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Power Supply Shortages Expected Again This Summer

China's maximum power shortage expected this summer is estimated at 25 million kw, said a senior official with the China State Electricity Regulatory Commission in Beijing on Thursday.

Shi Yubo, vice chairman of the commission, said at a news briefing that June will be the start of power supplies' peak load period. Electricity will remain in short supply nationwide, although the shortage of power will be less acute compared with last year.
Since the beginning of this year, China's electricity generation and consumption have continued to grow at high speeds. From January to March, total power consumption nationwide was 550 billion kwh, an increase of 13.38 percent over the same period last year.

China's total installed generating capacity is expected to exceed 500 million kw in 2005 and total electricity consumption is estimated at 2.4 trillion kwh, Shi said.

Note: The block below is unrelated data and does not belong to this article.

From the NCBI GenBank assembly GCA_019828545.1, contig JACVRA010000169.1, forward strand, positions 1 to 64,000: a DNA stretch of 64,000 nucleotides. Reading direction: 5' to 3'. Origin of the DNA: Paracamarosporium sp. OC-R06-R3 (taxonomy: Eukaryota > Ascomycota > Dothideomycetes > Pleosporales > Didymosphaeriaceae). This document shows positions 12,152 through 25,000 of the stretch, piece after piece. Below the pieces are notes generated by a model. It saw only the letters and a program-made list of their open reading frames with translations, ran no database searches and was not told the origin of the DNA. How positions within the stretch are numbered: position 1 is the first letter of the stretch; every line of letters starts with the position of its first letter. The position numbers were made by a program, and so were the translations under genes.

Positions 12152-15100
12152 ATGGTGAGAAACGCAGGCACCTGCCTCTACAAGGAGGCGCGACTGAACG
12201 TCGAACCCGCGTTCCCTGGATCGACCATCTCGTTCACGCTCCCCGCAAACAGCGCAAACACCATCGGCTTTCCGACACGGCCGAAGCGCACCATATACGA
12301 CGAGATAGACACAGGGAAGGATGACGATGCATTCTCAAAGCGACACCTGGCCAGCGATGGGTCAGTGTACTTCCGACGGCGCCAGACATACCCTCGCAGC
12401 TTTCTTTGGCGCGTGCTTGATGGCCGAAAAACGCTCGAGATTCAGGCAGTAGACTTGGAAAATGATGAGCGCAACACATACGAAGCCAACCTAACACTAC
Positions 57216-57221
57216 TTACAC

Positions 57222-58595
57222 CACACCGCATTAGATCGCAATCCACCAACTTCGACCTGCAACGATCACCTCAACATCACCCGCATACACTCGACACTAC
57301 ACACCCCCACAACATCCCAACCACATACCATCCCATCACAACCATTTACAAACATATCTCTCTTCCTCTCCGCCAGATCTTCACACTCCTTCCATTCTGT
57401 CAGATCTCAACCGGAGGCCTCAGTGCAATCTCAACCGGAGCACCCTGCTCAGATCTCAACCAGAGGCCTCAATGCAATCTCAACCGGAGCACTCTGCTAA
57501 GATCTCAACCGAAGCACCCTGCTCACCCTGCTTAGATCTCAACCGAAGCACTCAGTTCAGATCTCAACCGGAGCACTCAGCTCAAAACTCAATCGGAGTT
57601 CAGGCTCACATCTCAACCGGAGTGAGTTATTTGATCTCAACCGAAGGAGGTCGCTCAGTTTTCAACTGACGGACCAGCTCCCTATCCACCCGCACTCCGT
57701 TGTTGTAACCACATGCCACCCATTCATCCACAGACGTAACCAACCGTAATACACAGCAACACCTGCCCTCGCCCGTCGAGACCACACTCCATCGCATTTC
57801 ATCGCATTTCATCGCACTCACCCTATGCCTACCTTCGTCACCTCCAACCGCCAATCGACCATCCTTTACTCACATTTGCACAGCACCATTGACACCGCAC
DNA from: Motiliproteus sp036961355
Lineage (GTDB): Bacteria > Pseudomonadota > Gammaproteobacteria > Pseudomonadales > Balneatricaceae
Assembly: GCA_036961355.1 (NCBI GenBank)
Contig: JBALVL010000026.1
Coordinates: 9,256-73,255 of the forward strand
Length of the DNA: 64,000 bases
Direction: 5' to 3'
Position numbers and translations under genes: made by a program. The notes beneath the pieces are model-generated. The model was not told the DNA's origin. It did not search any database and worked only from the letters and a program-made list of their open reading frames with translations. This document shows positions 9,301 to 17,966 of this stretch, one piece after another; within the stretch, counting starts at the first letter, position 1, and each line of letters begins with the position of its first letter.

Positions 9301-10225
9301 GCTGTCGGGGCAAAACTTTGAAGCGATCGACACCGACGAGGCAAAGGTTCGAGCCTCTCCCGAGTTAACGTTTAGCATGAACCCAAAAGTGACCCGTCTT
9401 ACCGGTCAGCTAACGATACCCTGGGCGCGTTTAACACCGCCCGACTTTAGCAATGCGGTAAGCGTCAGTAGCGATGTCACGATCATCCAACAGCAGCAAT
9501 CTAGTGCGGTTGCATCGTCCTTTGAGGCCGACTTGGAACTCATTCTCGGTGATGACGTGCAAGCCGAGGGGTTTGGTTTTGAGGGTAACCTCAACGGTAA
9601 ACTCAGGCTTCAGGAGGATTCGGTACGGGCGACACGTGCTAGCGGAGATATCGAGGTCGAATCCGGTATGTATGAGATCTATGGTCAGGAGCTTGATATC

He also said that an additional generating capacity of about 65 million kw will be put into operation this year. 

With the improvement in the performance of major power grids nationwide, the scope and scale of power outages and supply restrictions will see a decline this year, he said.
According to Shi, by the end of 2004, the country's total installed generating capacity reached 440 million kw, while total electricity generation for 2004 amounted to 2.187 trillion kwh, representing a year-on-year increase of 14.8 percent.
China's total electricity consumption stood at 2.173 trillion kwh last year, up 14.9 percent over the previous year.

To meet the maximum shortage of power supply during the coming summer, Shi said the government will concentrate its efforts in four key areas: guaranteeing the safety of power generating systems; guiding and encouraging consumers to stagger electricity usage; enhancing cross-regional electricity and power exchanges and optimizing allocation of power resources; and maintaining a sound electricity market.
On May 1, China raised electricity prices for industrial and commercial users by 0.3 cents per kilowatt-hour in a bid to cope with the coal prices hike.
Coal prices in China have increased steadily since last June and many electricity companies have reported losses.
Due to the rapid growth of economy over the past years, power shortages have become a major issue in many parts of China. Twenty-four of the country's 31 provinces experienced power shortages in 2004, compared with 19 in 2003.

(Xinhua News Agency March 12, 2005)

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